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JOURNEY OF COURAGE P2 | A woman's struggle led to national change

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Updated: 2/28/2014 2:15 pm
LAS VEGAS (KSNV & MyNews3) -- A Las Vegas woman is using her personal struggle to spark change at the national level.

She says she was harassed and handcuffed at the Social Security office when she tried to change her gender marker from male to female.

Her story was one of the many examples used to lobby Washington, D.C. to enact a change in policy and questions about service to citizens at public institutions.

Making the choice to transition genders isn't easy and involves much more than just changing an outfit.

Transgender men and women face discrimination on a daily basis.

Even struggling to match their identification with the way they look.

Changing your identity means dealing with government agencies which can prove tedious under the best of circumstances. Now imagine doing it as a transgender person.

Jillian Destito, who was born a man, has been going by her current name since June 2011.

She says she has known about her gender feelings since she was 5-years-old.

She planned on making the gender change official on Feb 2, 2012 but things went wrong with a man at the Social Security office.

“He referred to me as sir and I told him it was ma'am. He got a little attitude with me and asked me if I had had the surgery. At this point we're standing in front of a room of 80 or 100 people all waiting at the Social Security office and I look around and everyone is staring at us, Destito said.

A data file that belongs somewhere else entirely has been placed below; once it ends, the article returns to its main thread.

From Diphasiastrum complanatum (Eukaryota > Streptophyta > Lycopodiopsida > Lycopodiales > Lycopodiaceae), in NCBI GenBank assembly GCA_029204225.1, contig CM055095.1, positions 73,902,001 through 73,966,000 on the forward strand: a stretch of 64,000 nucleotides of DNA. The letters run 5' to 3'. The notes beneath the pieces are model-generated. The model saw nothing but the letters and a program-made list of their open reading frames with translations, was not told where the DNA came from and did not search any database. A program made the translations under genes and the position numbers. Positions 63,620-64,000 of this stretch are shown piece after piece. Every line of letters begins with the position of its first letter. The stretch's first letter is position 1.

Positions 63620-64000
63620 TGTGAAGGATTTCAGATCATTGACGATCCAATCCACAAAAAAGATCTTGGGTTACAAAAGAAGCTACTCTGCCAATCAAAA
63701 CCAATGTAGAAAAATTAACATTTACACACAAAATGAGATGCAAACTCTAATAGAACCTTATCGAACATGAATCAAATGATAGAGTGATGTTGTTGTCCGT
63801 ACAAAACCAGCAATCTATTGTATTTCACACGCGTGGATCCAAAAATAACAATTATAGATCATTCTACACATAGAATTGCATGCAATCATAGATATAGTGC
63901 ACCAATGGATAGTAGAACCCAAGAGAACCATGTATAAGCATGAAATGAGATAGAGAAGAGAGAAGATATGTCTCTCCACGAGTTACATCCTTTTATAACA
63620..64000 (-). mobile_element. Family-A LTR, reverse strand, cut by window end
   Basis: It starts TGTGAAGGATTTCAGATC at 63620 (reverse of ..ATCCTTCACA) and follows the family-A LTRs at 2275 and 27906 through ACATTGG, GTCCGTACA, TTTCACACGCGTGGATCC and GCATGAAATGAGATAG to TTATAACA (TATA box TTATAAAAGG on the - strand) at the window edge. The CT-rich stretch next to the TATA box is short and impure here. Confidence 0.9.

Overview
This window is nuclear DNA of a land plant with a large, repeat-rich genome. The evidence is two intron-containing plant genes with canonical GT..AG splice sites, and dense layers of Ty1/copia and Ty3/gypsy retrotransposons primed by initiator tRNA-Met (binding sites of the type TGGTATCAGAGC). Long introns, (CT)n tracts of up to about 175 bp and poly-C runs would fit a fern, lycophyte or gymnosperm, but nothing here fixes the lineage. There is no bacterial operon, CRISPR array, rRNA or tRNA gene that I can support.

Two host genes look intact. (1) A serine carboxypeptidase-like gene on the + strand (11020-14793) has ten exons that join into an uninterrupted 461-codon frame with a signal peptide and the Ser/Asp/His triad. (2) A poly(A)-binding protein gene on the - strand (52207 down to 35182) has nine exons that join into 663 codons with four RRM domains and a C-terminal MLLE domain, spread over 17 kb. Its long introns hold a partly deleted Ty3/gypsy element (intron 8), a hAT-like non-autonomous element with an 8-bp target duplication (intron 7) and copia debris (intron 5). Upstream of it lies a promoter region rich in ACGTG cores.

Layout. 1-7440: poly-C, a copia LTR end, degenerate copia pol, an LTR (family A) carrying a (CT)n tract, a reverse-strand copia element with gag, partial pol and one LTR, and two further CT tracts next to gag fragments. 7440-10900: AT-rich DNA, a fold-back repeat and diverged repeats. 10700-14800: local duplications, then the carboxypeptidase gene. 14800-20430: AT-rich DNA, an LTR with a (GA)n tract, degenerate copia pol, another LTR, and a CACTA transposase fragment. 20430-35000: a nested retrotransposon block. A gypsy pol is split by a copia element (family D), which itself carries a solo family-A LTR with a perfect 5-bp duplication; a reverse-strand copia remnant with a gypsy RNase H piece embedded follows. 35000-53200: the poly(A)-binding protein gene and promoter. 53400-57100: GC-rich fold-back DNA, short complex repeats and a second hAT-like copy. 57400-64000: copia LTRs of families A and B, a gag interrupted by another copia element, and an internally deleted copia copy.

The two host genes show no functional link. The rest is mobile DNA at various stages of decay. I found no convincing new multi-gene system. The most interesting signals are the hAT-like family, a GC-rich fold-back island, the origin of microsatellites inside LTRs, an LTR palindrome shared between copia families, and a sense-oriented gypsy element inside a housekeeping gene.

“At that point he told me to leave the building. I immediately got really embarrassed and told him I didn't think his question was appropriate.”

She says she was scared and was marched outside and handcuffed. She was left in the cold for almost an hour.

Mara Keisling executive director of the national center for transgender equality lobbied in Washington, D.C. to soften the surgery requirement.

Now a person simply needs a doctor’s note saying he or she has undergone “appropriate clinical treatment.”

Destito hasn't been back to the social security office because she is scared after what happened there. She has changed her passport and driver’s license to read "F" for female.

Her friend Jane Heenan, co-direcor of Gender Justice Nevada applauds the easier requirements.

“Some doctors are going to say until you've had bottom surgery, we aren't going to fill out the form where other docs are going to say, I get it, really it's not about surgery, it's about who you are, how you understand yourself and how you're presenting in the world,” Heenan said.

Still, it's a lot of work and potential embarrassment, but mismatching identities can make it difficult to get a job explains Mel Goodwin who runs a transgender support group at the center.

Folks are routinely denied jobs, denied promotions, : fired from jobs not able to obtain employment lawfully :16 and that impacts a person's mental health and quality of life in so many ways :20 >

Destito is an electrician but said she lost her job once she started transitioning. But it's the way it had to be.

She said she has never regretted herr decision to transition and to become a woman.

“My choice was to either die or transition,” she said.

The National Center for Transgender equality is working with other federal agencies to make changing gender markers easier.

Other transgender issues targeting today include better customer service as well as military discharge papers.

If names and markers don't match up, it can be difficult for a vet to get benefits.



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